Canada extends age cut-off for Aussie workers 

New rules will up cut off for participants from 30 to 35

click to enlarge SHUTTERSTOCK - New rules A new agreement between Canada and Australia extends the age cut-off for the International Experience Canada program.
  • shutterstock
  • New rules A new agreement between Canada and Australia extends the age cut-off for the International Experience Canada program.

For years, Australian workers have played a vital role in Whistler's labour market, with many granted work visas through the International Experience Canada (IEC) program.

And while historically the cutoff age for participation has been 30 years old, a recent agreement between the governments of Australia and Canada pumps that age limit up by five years, to 35.

The decision is great news, according Whistler Chamber CEO Melissa Pace.

Going from 30 to 35 means that people with more professional experience will be able to qualify, and that's a good thing for Whistler, she added. "I would say that on a positive note—and there's only positives around this—that we may see more professional workers coming here," she said.

There is a "middle management" gap in Whistler, and anything to address it is welcome, she said.

Unlike other countries, Canada does not cap the number of Australian participants in the IEC. Other participating countries have annual quotas, with demand outpacing supply for some countries in recent years. Australia is one of 34 destinations that Canadians can travel to as part of the IEC program.

According to Norman Steinberg, co-chair of the Australia-Canada Economic Leadership Forum (ACELF), any change that allows for more mobility between the two countries is a positive development.

"I think it's a good move, because it allows more people at a very critical time of their careers to spend more time in each country," he said.

With a mission of enhancing dialogue and cooperation between the nations, the ACELF organizes a forum every 18 months that brings together representatives of business and government to discuss issues of concern.

He feels that, in this turbulent era, it's vital that Australia and Canada stand up for their shared values—such as free trade, rule of law, and human rights and civil liberties—and form an even stronger relationship.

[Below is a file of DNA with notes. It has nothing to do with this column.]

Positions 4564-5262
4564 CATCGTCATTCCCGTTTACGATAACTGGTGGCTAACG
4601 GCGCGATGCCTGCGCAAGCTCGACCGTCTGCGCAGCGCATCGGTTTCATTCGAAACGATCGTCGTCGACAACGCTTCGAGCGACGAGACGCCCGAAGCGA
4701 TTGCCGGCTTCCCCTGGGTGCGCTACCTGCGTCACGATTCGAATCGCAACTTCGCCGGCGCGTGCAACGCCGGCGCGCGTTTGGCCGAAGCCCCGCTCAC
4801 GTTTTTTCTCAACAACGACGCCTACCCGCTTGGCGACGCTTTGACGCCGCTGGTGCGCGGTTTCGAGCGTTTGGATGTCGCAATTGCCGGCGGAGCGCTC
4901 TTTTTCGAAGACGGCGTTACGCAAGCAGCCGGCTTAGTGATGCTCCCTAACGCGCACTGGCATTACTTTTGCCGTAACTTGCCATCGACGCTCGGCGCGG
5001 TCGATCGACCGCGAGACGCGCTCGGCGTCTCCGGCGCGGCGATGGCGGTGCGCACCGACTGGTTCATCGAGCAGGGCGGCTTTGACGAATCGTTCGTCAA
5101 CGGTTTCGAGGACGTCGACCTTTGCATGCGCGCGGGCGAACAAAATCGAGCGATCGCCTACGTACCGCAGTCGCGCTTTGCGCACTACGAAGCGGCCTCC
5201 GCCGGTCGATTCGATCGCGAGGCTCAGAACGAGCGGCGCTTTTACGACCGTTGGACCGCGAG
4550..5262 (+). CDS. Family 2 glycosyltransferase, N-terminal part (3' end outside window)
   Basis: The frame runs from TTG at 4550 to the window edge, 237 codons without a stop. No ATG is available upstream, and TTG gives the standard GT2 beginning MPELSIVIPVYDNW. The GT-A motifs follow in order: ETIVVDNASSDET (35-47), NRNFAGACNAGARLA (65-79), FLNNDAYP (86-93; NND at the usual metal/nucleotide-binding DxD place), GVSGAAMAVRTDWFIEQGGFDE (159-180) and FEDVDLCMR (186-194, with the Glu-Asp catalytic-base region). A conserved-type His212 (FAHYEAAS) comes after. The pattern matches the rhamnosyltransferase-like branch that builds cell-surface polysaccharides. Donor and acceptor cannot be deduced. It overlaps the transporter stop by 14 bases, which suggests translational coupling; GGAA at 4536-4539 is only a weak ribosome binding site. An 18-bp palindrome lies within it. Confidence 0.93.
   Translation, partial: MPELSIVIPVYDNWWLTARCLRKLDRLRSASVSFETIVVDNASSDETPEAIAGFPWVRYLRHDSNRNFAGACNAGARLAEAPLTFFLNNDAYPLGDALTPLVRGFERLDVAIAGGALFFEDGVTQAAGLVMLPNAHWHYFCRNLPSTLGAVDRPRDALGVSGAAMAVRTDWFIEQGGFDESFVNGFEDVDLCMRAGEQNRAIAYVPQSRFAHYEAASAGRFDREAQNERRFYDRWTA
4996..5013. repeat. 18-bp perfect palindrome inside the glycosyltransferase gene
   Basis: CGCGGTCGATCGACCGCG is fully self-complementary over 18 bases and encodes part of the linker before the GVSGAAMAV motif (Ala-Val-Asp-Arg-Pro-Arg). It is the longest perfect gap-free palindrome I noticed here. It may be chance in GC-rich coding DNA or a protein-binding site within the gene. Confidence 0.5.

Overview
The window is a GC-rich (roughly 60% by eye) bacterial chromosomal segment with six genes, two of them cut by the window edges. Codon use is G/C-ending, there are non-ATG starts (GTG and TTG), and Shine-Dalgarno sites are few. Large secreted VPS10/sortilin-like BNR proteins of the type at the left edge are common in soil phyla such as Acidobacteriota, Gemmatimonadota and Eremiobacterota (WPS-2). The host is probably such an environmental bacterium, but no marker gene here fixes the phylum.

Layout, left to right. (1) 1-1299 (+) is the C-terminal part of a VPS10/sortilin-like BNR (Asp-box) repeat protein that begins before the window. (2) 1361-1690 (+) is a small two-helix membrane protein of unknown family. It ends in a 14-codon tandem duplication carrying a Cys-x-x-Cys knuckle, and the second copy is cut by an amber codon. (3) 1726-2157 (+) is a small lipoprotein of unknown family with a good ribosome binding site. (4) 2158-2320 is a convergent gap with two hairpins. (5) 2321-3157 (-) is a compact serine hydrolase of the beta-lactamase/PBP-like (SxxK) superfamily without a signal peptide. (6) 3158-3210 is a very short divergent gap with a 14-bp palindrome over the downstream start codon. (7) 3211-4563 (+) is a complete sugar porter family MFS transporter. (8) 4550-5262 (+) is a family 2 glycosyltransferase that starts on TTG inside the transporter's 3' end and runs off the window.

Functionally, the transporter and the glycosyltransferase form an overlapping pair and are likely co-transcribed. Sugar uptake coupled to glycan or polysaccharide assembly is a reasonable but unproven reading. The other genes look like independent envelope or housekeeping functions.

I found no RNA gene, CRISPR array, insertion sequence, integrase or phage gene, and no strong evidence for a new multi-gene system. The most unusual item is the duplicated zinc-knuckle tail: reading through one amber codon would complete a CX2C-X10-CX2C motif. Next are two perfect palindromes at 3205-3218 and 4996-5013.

"I think we are seeing an unfortunate trend in the world of populist support of governments and a lot of anti-democratic values being espoused in many corners of the world," said Steinberg. "We're also seeing very unfortunate trade protectionism, particularly emanating from the U.S. from President Donald Trump's administration."

Major issues plaguing North American Free Trade Agreement (NAFTA) negotiations only underscore the need for good trade relations between the nations, said Steinberg.

President Trump initially said he just wanted to tweak NAFTA with respect to Canada and, instead, was more concerned with what he thought was an unfair situation with Mexico, said Steinberg. Now, the U.S. appears to have a deal with Mexico "and all his anger is directed to us."

The economic ties between Canada and Australia are significant, with two-way investment valued at around $80 billion.

Steinberg thinks that trade between the countries is poised to grow in the future. Canada's major pension funds are invested in an Australian project, and Australian mining giant Rio Tinto is deeply involved in operations in B.C. and Quebec.

"I think in the future we're going to see continued growth in investment going both ways," said Steinberg.

Going forward, Steinberg said he would like to see more freedom to move between the two countries. While Canada is "very generous" in terms of its immigration program, it could look to something outside of immigration quotas that would allow people to jump between both countries more easily.

"I'm a big believer in freedom of mobility between two countries that are close," he said.

The IEC program originated in 1965 as a cultural exchange between Canada and Germany, and since then more than 200,000 Canadians have taken part.

There are three categories open to participants: Working Holiday (permits that allow participants to work anywhere in their host country in support of their travel); International Co-op (for students looking to gain targeted experience in their field of study; and Young Professionals (an employer-specific work permit that is within their field of study or career path).

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